Pub group fined £1.56m over student death

July 17, 2023

A judge has fined the UK’s largest pub group £1.56m after it was found guilty of a health and safety breach which contributed to the “senseless and avoidable” death of a first-year university student queueing to get into a venue in Durham.

Olivia Burt, a 20-year-old natural sciences student from Milford on Sea in the New Forest, died in February 2018 when a heavy decorative screen being used to manage the queue into the city centre’s Missoula bar collapsed and fell on her.

A member of the sailing club, Burt had been waiting to get into a regular Wednesday event night popular with university sports teams.

The screen collapsed on Burt, who received an “unsurvivable” head injury, Teesside crown court heard.

Stonegate Pub Company had denied health and safety breaches but a jury found it guilty on Thursday of one charge.

Judge Howard Crowson said the bar’s management missed an opportunity to prevent Burt’s death when a similar screen collapsed about 30 minutes previously. He added that the screens were designed for decoration, not crowd control, and he said he did not accept the defence argument that the screens in themselves were not dangerous.

“Once the screen had fallen, there was obviously a risk it would do so again,” he said. “In this case, in my view, the breach led to the death of Olivia Burt.”

He said Burt’s family had suffered an “incomprehensible tragedy”, adding: “The sentence does not attempt to measure the worth of Olivia’s life. Olivia’s life is, of course, priceless.”

The judge also ordered the company to pay £225,774 in costs.

During the trial Jamie Hill KC, prosecuting for Durham county council, said the death of Burt was “senseless and avoidable”.

He continued: “All she was doing was standing with her friends, waiting to get into a club which had targeted the student population as a way of filling their venue on Wednesday nights.

“She was an innocent woman doing nothing wrong and who deserved to be kept safe. She deserved to be protected by a large organisation that had a lot of written policies.

“It had risk assessments covering just about everything, policies that were supposed to cover all reasonably foreseeable eventualities.

“But the reality is that as soon as the venue, which had become the first-choice venue for students on a Wednesday night, was confronted with more customers than they could accommodate within their own set limits, all of the planning and all the risk assessments came to nought.”

This is valid as of 10th July 2023.

A judge has fined the UK’s largest pub group £1.56m after it was found guilty of a health and safety breach which contributed to the “senseless and avoidable” death of a first-year university student queueing to get into a venue in Durham.

Olivia Burt, a 20-year-old natural sciences student from Milford on Sea in the New Forest, died in February 2018 when a heavy decorative screen being used to manage the queue into the city centre’s Missoula bar collapsed and fell on her.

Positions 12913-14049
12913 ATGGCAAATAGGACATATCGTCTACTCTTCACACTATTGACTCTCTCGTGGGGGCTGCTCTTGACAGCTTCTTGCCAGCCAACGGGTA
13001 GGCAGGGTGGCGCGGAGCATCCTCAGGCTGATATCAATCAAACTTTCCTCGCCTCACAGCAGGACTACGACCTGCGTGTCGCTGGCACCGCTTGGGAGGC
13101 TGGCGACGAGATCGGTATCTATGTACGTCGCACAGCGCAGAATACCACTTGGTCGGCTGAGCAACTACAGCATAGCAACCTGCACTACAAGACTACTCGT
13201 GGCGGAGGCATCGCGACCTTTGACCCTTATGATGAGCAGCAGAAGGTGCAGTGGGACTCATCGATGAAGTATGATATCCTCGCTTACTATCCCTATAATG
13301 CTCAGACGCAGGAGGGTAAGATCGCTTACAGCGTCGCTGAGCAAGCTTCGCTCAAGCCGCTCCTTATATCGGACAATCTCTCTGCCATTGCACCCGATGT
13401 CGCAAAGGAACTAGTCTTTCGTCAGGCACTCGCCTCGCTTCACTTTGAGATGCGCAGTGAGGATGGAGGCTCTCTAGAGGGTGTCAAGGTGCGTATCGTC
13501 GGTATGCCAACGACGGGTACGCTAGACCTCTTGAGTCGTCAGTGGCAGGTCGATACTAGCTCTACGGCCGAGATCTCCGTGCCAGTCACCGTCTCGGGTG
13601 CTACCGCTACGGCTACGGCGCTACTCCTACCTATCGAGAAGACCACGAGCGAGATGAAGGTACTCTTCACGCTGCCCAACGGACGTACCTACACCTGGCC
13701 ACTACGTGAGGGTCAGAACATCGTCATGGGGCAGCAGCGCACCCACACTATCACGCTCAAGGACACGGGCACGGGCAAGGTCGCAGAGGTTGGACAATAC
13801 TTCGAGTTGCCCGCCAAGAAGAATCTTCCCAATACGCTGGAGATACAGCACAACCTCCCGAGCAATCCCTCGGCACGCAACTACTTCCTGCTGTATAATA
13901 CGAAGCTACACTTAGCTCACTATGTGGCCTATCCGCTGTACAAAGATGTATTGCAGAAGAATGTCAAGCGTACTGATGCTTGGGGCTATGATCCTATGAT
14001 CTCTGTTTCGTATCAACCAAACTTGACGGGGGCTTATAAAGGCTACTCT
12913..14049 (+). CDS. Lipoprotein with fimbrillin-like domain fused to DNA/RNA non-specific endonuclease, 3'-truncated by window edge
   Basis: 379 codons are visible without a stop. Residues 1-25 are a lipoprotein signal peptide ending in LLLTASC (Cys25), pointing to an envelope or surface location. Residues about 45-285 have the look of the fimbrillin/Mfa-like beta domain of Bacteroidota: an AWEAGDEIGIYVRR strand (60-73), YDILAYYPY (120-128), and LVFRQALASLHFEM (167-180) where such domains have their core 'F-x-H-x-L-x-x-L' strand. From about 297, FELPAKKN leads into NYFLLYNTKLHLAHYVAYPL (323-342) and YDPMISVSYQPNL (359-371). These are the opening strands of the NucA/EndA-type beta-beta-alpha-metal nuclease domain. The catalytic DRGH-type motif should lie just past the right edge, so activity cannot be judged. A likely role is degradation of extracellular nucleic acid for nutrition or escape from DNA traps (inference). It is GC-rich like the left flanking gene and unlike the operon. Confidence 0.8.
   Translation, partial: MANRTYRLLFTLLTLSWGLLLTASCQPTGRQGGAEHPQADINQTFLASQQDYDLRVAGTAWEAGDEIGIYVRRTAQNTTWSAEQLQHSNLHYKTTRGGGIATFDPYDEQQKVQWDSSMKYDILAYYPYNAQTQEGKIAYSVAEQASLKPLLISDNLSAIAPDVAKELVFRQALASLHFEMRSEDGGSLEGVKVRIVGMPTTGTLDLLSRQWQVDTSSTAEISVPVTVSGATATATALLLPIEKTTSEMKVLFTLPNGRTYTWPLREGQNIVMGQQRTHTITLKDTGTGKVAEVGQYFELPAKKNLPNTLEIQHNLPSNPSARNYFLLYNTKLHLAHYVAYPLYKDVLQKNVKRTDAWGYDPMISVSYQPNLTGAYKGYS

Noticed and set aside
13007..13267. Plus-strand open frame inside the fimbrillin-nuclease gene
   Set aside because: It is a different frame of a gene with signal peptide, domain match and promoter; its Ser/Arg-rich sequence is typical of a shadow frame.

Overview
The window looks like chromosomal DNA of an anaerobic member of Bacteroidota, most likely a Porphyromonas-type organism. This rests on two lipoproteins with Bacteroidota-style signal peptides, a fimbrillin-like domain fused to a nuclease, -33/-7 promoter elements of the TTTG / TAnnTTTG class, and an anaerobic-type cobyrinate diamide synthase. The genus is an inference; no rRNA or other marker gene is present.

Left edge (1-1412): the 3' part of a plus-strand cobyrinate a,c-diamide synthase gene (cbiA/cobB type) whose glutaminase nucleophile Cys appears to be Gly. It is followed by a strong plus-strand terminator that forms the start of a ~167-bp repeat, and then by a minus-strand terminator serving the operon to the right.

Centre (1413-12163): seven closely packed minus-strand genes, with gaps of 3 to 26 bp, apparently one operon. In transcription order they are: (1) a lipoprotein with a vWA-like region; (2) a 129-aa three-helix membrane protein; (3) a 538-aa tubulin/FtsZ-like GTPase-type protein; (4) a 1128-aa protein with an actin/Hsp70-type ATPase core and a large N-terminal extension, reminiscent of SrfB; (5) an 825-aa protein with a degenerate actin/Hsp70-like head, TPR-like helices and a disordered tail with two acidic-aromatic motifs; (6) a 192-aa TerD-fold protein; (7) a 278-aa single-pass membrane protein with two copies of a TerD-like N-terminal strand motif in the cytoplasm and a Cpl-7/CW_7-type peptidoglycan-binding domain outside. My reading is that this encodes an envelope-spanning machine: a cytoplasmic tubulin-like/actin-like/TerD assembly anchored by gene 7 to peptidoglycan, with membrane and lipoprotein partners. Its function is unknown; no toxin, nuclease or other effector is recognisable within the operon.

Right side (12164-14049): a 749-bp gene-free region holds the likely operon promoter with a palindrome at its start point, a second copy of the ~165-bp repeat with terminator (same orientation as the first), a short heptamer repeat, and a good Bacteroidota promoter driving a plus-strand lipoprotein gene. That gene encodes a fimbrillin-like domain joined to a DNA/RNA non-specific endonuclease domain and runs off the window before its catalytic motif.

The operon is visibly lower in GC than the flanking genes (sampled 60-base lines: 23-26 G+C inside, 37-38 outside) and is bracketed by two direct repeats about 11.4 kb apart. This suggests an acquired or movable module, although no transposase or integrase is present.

A member of the sailing club, Burt had been waiting to get into a regular Wednesday event night popular with university sports teams.

The screen collapsed on Burt, who received an “unsurvivable” head injury, Teesside crown court heard.

Stonegate Pub Company had denied health and safety breaches but a jury found it guilty on Thursday of one charge.

Judge Howard Crowson said the bar’s management missed an opportunity to prevent Burt’s death when a similar screen collapsed about 30 minutes previously. He added that the screens were designed for decoration, not crowd control, and he said he did not accept the defence argument that the screens in themselves were not dangerous.

“Once the screen had fallen, there was obviously a risk it would do so again,” he said. “In this case, in my view, the breach led to the death of Olivia Burt.”

He said Burt’s family had suffered an “incomprehensible tragedy”, adding: “The sentence does not attempt to measure the worth of Olivia’s life. Olivia’s life is, of course, priceless.”

The judge also ordered the company to pay £225,774 in costs.

During the trial Jamie Hill KC, prosecuting for Durham county council, said the death of Burt was “senseless and avoidable”.

He continued: “All she was doing was standing with her friends, waiting to get into a club which had targeted the student population as a way of filling their venue on Wednesday nights.

“She was an innocent woman doing nothing wrong and who deserved to be kept safe. She deserved to be protected by a large organisation that had a lot of written policies.

“It had risk assessments covering just about everything, policies that were supposed to cover all reasonably foreseeable eventualities.

“But the reality is that as soon as the venue, which had become the first-choice venue for students on a Wednesday night, was confronted with more customers than they could accommodate within their own set limits, all of the planning and all the risk assessments came to nought.”

This is valid as of 10th July 2023.

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